Herald JournalWinsted-Lester Prairie Journal, Oct. 21, 2002

LP Market and Deli closes

By Ryan Gueningsman

Lester Prairie Market and Deli closed its door for the final time Oct. 11 at 4 p.m.

Store owner Bob DeMaris said it boiled down to bigger stores in Hutchinson and toward the cities, and not enough customers spending enough money.

"The whole general economy has been down 15 to 20 percent since last fall, after Sept. 11, and the world changed," DeMaris said. "This was just another little store that couldn't take another cut."

The store was unable to pay the refinance payment when it came time to do so.

"Banks want their money, too," he said. "But, the money is in the store on the shelves."

The perishable stock has been sold to other area grocery stores. For the rest of the stock, there will be one last going-out-of-business sale Friday and Saturday, Oct. 25 and 26.

"That will be the last sale and liquidation of everything," he said. "There was a liquidator and auctioneer in here last Saturday to look at a lot of things."

As for the fate of the building, DeMaris feels that it is highly unlikely another grocery store will be in it.

"If a town wouldn't support a store that size, why would it support a bigger one?

"Anything is possible," he said. "But it's not likely."

The natural reaction to something like this happening in a small town is a lot of 'I knew it's,' and 'I told you so's,' DeMaris said. "But if people think the store's having a tough time ­ not shopping here isn't going to help."

DeMaris himself, although devastated, is not bitter about the situation he is in.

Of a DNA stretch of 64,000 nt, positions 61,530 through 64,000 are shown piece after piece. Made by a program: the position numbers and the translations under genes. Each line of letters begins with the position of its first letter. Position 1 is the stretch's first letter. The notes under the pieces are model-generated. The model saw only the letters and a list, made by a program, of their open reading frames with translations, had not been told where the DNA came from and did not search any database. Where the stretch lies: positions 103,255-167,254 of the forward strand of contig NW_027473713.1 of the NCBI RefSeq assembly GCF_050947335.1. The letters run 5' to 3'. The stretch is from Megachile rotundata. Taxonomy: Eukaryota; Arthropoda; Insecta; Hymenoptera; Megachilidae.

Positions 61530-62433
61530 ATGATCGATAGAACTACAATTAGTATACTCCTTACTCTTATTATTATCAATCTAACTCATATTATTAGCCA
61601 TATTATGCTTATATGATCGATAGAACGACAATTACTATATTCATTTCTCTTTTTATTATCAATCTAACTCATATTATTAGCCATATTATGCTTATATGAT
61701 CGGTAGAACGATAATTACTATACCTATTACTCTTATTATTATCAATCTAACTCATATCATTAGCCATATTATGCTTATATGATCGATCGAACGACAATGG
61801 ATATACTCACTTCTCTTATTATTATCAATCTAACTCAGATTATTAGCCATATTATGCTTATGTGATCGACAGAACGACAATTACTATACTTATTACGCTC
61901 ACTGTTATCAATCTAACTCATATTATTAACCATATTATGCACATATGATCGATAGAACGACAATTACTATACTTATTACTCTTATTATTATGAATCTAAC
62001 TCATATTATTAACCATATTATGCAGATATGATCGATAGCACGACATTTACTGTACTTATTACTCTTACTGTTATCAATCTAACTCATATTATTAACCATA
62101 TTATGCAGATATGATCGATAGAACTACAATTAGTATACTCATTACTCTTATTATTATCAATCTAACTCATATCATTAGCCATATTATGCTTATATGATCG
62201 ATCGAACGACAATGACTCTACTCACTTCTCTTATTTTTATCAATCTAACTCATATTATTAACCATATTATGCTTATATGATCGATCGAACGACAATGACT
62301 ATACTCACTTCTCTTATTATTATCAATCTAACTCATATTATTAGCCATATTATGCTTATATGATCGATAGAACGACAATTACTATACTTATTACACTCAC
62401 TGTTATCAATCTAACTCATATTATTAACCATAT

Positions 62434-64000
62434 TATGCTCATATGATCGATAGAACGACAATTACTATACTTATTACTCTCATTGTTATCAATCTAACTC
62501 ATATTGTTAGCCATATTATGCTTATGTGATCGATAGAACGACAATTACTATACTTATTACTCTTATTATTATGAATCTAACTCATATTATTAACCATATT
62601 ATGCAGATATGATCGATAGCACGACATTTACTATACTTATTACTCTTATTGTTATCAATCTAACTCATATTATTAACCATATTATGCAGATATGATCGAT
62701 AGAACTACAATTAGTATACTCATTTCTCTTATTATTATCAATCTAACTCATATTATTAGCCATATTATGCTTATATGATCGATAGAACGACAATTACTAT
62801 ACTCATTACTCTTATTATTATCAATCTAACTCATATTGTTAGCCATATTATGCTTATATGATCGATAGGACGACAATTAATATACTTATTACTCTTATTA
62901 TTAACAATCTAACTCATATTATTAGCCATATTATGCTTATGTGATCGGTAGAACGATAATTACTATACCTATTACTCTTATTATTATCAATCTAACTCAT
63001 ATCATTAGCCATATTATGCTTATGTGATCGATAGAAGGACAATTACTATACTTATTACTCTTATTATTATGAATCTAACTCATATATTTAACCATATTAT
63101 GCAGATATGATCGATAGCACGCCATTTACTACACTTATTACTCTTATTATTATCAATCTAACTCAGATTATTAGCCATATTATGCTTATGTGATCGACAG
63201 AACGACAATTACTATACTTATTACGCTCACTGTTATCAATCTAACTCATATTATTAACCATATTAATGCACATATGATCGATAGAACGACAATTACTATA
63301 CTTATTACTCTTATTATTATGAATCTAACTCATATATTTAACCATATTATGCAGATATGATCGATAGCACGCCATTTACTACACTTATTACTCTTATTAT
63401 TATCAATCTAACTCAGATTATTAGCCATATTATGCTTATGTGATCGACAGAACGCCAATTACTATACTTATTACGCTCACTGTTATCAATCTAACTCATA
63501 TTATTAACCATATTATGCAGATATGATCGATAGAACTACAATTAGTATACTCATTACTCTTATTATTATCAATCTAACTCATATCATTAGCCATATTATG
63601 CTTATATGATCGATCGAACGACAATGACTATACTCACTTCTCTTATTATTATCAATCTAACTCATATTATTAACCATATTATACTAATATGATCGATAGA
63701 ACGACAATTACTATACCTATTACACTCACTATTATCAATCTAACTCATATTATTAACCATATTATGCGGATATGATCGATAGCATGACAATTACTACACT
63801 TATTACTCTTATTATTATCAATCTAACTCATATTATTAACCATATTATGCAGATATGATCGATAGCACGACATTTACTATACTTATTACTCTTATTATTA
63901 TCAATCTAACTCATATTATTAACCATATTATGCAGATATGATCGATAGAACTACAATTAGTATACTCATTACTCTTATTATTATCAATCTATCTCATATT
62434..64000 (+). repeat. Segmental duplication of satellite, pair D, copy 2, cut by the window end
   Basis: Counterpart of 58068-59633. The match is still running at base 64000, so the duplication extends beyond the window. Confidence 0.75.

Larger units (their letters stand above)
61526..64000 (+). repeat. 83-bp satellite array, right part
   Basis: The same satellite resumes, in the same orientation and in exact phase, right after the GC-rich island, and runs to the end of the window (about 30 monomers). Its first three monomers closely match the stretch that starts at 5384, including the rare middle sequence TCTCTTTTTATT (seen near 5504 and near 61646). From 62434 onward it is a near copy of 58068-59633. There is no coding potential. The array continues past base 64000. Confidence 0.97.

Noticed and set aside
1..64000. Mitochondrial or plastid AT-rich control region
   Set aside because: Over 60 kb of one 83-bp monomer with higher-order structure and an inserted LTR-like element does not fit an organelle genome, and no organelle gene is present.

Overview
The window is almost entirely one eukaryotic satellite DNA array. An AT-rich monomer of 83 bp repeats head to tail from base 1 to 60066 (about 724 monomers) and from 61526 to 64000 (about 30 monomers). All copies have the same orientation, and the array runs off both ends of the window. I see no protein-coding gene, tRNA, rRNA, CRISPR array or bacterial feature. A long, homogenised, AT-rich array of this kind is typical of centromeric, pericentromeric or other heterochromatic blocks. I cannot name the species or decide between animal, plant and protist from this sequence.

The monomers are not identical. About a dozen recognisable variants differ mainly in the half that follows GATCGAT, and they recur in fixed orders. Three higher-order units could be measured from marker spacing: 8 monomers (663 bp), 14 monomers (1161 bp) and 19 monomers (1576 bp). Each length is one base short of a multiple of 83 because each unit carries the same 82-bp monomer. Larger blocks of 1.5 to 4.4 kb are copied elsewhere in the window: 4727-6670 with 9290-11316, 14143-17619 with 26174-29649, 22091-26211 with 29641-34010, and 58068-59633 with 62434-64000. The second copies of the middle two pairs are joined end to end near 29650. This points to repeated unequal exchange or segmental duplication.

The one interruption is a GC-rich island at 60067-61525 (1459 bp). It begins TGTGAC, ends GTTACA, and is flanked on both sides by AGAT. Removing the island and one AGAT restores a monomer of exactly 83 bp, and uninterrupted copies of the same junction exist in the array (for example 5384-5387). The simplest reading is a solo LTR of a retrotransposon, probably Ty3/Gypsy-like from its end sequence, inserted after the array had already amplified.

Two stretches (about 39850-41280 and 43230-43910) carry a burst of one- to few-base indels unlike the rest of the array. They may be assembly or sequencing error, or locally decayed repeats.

"I love the grocery store business," he said. "Nothing beat being in the store early in the morning after we just opened when the regulars came in.

"I'm going to continue doing catering when I can ­ and you never know where you'll see me next."

The closing of the Lester Prairie Market and Deli will no doubt have an impact on the community of Lester Prairie itself.

"Local businessmen support everyone and everything in a small town, and if you don't support them ­ it's the town that loses," DeMaris said.

Big Don's Carthedral and The Depot are both stocking up on grocery items.

"It's unfortunate that we lost the grocery store," Big Don's owner Don Artmann said. "Right now, we're stocking more to meet needs and kind of help out. We've also started a suggestion list for people."

Depot owner Rich Paule echoed Artmann's thoughts, saying that The Depot will be ordering more stock.

"It's too bad it's (the grocery store) closing," Paule said. "Naturally, we'll have to order more."

Another concern many people have is where the senior citizens and those who can't drive are going to go for the necessities.

"There are a lot of senior citizens who can't drive," Lester Prairie resident Audrey Ide said. "It was nice to have the little store for milk and bread and those things."

DeMaris even delivered groceries to some homebound seniors. He continued to do so last week, picking up some items from Glenn's SuperValu. He also explained to the customers what was going on.

"I'm in a position to lose an awful lot of money, and possibly my house," DeMaris said, "but Lester Prairie lost more."


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